Sunday, October 28, 2007

Army Anthropologists Mainstreaming Pederasty?

Now I'm sympathetic to the WWII US Army Iraq Guide's advice for soldiers not to make moral reforms part of their job:
Differences? Sure there are differences. Difference of costume, Difference of food. Differences of manner and custom and religious belief. Different attitudes towards women. Differences galore.

What of it? You aren’t going to Iraq to change the Iraqis. We are fighting this war to preserve the principle of “live and let live.” Maybe that sounded like a lot of words to you at home. Now you have a chance to prove it to yourself and others. If you can, it’s going to be a better world to live in for all of us.

But then there's this essay from the NY Times about anthropologists assisting the US Army in Afghanistan:
Nevertheless the military voices on the show had their winning moments, sounding like old-fashioned relativists, whose basic mission in life was to counter ethnocentrism and disarm those possessed by a strident sense of group superiority. Ms. McFate stressed her success at getting American soldiers to stop making moral judgments about a local Afghan cultural practice in which older men go off with younger boys on “love Thursdays” and do some “hanky-panky.” “Stop imposing your values on others,” was the message for the American soldiers. She was way beyond “don’t ask, don’t tell,” and I found it heartwarming.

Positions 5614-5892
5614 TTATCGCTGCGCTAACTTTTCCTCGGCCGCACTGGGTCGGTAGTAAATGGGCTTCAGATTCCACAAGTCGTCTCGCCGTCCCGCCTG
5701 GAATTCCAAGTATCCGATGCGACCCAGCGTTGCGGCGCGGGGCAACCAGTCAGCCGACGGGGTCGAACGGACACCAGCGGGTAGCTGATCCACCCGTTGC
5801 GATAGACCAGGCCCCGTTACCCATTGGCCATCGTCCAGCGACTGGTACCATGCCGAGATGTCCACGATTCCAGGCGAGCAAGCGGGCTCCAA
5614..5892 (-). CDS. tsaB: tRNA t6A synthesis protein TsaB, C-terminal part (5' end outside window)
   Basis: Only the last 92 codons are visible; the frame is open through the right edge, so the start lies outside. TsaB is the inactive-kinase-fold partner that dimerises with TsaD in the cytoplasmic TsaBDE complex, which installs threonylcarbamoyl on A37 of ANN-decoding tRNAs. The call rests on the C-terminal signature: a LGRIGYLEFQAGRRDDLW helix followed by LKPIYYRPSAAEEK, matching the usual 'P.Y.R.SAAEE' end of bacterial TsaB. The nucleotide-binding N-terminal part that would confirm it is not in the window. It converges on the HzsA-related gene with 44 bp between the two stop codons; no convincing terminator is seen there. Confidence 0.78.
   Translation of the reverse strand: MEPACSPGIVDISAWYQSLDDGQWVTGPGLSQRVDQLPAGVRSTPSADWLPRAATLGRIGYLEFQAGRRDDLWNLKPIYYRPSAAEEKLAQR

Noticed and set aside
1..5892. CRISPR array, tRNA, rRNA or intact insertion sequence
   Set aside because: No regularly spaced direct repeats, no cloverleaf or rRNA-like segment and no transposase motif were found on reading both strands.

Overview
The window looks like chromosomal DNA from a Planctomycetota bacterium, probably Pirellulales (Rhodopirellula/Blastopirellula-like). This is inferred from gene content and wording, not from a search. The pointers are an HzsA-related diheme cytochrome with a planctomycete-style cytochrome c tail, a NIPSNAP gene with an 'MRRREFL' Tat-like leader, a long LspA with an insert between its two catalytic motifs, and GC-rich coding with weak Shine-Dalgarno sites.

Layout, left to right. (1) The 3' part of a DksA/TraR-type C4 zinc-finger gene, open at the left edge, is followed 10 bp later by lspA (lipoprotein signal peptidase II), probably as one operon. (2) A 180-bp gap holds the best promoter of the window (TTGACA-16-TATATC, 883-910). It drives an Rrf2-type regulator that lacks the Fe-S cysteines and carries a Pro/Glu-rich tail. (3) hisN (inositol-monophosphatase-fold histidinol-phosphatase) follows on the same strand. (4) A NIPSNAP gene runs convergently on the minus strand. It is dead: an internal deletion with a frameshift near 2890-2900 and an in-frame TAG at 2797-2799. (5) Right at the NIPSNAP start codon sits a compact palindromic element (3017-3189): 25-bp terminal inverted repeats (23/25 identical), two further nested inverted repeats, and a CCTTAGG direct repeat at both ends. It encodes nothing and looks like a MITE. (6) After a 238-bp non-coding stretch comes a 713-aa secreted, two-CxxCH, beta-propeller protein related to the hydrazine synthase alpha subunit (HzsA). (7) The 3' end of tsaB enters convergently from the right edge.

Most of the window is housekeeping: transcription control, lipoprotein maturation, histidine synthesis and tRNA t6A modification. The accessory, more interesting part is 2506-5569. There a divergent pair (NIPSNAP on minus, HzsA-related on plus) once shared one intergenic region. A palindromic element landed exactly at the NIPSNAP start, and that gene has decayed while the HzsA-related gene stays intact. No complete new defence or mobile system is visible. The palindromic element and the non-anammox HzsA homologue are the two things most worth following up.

Richard A. Schweder, A True Culture War

Out of all the differences between Afghan culture and American ethics, Schweder just had to highlight this reprehensible practice for his NY Times readers' approval. Even if soldiers' moral judgments were interfering with their mission, stopping such judgment is a violation of sound ethics. There are appropriate ways of keeping one's disgust private, and I'm sure many soldiers are quite capable of doing so. I pray the writer is overstating what looks like indoctrination of our soldiery.

Schweder invokes stupid relativist slogans. He calls the nonjudgemental acceptance of pederasty "Heartwarming." He speaks in an ironic tone of "Love Thursdays" and "hanky-panky." This is degenerate camp at its worst.

1 comment:

Bernhardt Varenius said...

Later on, he disapprovingly contrasts the Ottomans' laissez-faire approach to ruling its empire to the British Empire's "imposition of values". Of course, he conveniently neglects to mention that the imposed values were such trivialities as opposition to slavery...